Civilians in the North have few good options.  Stay and face deprivation of basic needs for survival.  Try to flee and risk being shot at by the LTTE.  Reach a safe zone and come under assault by government artillery.  Or leave for a government-controlled refugee camp, only to find themselves living in dismal conditions and under suspicion of being affiliated with the LTTE.  This is truly an unacceptable situation that must be remedied as quickly as possible.

Elsewhere in Sri Lanka, we are witnessing the erosion of basic civil liberties and human rights.  Journalists are being murdered and imprisoned, placing freedom of speech in severe jeopardy.  In particular, the murder of renowned journalist Lasantha Wickrematunga in January sent alarms throughout the international community.  Wickrematunga was a Sinhalese who dared to publish articles critical of the government’s handling of the conflict. According to the International Crisis Group, the professional nature of his murder and the subsequent commando attack on MTV studios point to the involvement of senior Sri Lankan government and military figures.  It is disheartening to hear the Defense Secretary tell the BBC that, “Dissent in a time of war is treason.”  The implications of that statement for Sri Lankan democracy are chilling.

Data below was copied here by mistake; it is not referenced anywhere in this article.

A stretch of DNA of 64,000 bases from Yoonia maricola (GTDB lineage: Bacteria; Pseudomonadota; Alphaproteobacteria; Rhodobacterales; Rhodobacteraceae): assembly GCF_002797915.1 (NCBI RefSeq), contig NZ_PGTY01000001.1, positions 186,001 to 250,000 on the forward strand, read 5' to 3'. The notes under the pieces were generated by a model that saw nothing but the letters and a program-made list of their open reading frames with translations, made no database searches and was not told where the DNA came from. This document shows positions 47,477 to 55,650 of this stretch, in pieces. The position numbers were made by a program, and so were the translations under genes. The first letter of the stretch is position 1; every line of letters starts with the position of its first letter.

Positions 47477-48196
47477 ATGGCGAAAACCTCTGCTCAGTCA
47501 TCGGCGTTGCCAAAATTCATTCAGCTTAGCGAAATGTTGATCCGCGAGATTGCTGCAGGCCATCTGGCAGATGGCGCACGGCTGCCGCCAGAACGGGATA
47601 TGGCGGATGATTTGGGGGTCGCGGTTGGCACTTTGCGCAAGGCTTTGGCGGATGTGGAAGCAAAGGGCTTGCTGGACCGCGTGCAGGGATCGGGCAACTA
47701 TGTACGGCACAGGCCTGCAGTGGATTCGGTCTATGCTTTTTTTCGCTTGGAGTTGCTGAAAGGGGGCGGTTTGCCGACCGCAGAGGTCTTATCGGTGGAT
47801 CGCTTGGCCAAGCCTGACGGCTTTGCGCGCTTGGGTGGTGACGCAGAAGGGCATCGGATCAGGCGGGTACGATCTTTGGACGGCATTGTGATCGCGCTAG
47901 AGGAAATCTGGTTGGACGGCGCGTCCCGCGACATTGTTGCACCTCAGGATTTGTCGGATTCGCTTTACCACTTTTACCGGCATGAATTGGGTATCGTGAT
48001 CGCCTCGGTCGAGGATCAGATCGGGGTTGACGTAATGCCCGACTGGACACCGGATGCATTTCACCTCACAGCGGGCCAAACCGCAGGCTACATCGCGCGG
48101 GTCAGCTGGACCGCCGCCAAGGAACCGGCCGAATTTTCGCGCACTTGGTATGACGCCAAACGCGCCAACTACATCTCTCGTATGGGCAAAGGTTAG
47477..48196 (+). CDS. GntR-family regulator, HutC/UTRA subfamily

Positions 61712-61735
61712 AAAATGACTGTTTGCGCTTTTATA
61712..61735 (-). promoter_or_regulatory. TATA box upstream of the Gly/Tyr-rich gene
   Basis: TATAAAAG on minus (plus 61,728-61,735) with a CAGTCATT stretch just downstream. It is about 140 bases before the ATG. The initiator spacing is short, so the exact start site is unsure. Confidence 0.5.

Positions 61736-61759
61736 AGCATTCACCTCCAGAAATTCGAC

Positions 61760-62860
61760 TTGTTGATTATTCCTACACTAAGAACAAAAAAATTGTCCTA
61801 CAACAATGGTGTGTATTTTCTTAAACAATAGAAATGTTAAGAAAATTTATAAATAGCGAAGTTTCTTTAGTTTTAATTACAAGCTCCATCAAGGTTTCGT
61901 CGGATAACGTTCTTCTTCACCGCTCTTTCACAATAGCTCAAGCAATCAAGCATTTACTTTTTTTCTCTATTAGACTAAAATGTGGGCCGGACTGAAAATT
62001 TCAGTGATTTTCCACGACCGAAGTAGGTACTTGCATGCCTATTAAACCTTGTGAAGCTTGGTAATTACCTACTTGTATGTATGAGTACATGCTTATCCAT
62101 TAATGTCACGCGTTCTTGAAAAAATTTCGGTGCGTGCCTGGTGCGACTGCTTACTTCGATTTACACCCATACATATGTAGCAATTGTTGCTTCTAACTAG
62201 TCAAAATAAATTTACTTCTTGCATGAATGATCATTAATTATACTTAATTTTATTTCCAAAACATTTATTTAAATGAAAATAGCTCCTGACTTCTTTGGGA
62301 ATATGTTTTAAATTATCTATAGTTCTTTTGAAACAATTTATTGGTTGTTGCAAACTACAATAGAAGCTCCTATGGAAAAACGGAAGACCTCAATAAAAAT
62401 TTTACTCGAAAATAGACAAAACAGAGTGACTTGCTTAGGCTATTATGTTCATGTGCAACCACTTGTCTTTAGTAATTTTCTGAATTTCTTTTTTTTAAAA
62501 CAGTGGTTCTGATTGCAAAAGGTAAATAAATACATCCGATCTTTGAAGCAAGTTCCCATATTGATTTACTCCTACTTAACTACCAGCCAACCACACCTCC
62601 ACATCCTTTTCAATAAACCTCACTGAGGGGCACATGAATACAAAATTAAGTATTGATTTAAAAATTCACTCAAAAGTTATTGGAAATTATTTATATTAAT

An end to the violence is necessary, but that alone will not bring an end to the conflict, nor will it alleviate the human suffering taking place in the North and throughout Sri Lanka.  While the government frames its war against the LTTE as a war against terror, there exists a broader ethnic conflict between the minority Tamils and majority Sinhalese that has spanned decades.  Should the war end and the broader Tamil population continue to face systematic discrimination by and inadequate representation in the Sri Lankan national government, the Tamil Tigers could once again be driven underground to carry out acts of terrorism, perpetuating another go-around in this vicious cycle of violence.  So far, there are few indications that a political deal is imminent.  The Government of Sri Lanka will not negotiate directly with the LTTE.  But it does not appear as though the government has much interest in finding alternative Tamil interlocutors, nor have the Tamils presented a credible alternative to the LTTE.